I read a lot of articles about how to write a blurb, and I found pretty consistent advice. The specific formula I followed to write this is Scene, Problem, Possibility, Mood. Scene and mood (first and last sentences) were easy. But that middle part proved to be a real challenge. For an ordinary novel with a plot and a story arc and all that, the problem is the central conflict of the story, and the the possibility is a hint at how you resolve the conflict. But I didn’t write that kind of a novel.
The central conflict of my story is the fundamental and unwinnable struggle for control in a universe that is always, inexorably falling apart. I can’t write that in a blurb. It’s depressing and nobody will even know what the fuck I’m talking about. It’s too meta.
The conflict I used is not false: those two things do happen. But I took serious poetic license putting them together. There is an implication that her world collapsing around her is the result of getting involved with the Dom in the online affair, and that’s really not true. Her world was already falling apart. Everyone’s world is always falling apart. See my previous paragraph.
But hey, it’s just a blurb, right? One of the things I learned from my readers is that some people absolutely will not read a book about infidelity (unless I wrote it). And some people absolutely will not read a book with BDSM (dominance and submission) themes (unless I wrote it). So I think it’s pretty important to make it clear in the blurb that’s what they’re in for if they choose to buy my book. The last thing I want is people having buyer’s remorse on page 2.
The other thing I did pretty carefully in my choice of words was walk the 50 Shades line. On the one hand, a novel with BDSM themes is automatically going to be associated with that ridiculously bad, and unbelievably popular work of art. And that’s not an entirely bad thing, because of the “unbelievably popular” part. But mostly what people talk about with 50 is how bad the writing is. If you want a good laugh, go read the two “most helpful” reviews of the first book on Amazon. Really. Funny.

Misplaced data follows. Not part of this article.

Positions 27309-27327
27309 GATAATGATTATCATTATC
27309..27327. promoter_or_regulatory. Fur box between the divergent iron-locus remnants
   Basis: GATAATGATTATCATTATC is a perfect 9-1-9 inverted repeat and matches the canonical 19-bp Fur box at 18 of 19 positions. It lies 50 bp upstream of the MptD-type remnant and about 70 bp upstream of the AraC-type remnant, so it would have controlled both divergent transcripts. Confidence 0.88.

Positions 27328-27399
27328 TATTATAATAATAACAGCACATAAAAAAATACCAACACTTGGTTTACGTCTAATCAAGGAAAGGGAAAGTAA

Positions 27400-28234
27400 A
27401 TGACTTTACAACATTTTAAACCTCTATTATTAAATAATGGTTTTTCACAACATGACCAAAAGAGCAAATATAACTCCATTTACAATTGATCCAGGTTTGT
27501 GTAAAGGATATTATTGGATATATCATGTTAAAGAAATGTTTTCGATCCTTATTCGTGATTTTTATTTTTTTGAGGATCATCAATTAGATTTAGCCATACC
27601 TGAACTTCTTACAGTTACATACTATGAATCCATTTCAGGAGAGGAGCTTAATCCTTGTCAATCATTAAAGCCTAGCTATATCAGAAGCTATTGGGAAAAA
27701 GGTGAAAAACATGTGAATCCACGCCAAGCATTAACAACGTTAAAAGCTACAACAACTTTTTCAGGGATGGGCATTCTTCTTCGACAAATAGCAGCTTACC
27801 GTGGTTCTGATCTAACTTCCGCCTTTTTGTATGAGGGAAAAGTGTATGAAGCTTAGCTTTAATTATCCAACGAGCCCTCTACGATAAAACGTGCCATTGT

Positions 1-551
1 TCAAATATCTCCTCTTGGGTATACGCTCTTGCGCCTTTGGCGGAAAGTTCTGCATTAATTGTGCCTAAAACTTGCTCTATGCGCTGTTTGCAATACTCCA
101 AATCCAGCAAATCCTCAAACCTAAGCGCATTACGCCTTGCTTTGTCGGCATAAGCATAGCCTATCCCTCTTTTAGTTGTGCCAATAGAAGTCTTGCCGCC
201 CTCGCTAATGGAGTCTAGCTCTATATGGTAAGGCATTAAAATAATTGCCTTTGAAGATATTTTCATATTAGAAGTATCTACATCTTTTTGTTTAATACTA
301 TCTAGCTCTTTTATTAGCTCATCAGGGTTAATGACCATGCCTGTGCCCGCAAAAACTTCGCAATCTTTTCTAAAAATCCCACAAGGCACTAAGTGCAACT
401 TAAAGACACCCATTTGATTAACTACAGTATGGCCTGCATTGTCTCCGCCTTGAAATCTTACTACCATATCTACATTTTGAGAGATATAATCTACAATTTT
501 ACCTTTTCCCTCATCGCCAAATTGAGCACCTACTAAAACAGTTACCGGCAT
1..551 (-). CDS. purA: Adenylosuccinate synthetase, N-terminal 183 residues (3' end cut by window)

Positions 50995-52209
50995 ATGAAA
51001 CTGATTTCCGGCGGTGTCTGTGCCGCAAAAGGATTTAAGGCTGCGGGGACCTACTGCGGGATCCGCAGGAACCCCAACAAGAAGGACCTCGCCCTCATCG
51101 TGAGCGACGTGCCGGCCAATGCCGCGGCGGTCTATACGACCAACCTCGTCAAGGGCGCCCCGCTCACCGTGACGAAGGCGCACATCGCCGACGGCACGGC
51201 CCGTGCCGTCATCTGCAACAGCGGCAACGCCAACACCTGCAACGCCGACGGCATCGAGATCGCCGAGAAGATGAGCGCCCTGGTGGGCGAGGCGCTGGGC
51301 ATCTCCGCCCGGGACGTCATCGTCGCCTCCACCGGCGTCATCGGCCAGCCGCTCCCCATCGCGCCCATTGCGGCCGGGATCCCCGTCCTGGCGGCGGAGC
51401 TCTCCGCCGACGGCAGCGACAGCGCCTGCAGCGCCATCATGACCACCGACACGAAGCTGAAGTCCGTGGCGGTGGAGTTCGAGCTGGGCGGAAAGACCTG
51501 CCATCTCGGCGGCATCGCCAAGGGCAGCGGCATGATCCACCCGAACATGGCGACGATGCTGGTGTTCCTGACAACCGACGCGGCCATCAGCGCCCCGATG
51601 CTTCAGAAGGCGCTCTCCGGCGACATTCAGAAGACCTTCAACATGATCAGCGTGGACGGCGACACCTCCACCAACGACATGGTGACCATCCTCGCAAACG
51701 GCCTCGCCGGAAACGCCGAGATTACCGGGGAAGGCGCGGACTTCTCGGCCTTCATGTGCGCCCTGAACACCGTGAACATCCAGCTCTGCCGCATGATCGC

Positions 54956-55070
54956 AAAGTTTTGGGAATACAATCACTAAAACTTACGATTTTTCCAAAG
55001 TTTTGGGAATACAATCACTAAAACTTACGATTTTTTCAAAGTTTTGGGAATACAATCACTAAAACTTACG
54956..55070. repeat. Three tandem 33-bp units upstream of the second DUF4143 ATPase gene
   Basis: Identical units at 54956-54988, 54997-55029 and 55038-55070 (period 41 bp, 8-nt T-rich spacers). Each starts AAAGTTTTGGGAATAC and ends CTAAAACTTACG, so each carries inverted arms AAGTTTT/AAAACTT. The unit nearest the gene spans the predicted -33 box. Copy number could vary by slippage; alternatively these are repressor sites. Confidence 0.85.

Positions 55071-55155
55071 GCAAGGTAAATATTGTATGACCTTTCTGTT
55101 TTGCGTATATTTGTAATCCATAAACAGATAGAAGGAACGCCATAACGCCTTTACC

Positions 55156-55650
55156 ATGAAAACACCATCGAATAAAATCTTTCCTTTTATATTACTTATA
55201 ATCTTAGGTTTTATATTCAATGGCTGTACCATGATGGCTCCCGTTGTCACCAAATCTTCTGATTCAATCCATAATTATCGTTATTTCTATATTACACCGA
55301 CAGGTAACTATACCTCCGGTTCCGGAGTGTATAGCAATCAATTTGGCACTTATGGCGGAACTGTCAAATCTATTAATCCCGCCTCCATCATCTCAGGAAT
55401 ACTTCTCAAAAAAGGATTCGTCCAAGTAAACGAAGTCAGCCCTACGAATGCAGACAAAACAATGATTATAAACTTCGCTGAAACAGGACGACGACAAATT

So I did a few things to counteract that association. First “online submissive” distinguishes a key story point. Entropy is largely a story about an affair conducted in the virtual world of Twitter DMs and texting and Skype. So that’s pretty different from what happens in 50. Next, I included the words “cerebral and erotic” in the mood sentence at the end. Nobody would describe 50 as cerebral, and the only people who think 50 was erotic have never actually read something erotic, I’d guess.
I’m having fun doing all this marketing-related stuff. In my actual job where I make actual money, I see gobs of marketing and design done by actual professionals. So I feel like I have a pretty good sense for what works and what doesn’t. But in the end, this book isn’t going to sell because it has a good blurb on Amazon. It will sell, or not, based on the reaction of my Twitter followers. If they like it and tell their friends to buy it, then it’ll sell. And if they hate it, and they don’t tell their friends to buy it, it won’t sell. And that’s okay. As long as I make that $29 I’ve invested back, I’ll be happy. And somebody already tweeted to me that she’ll buy 9 copies herself.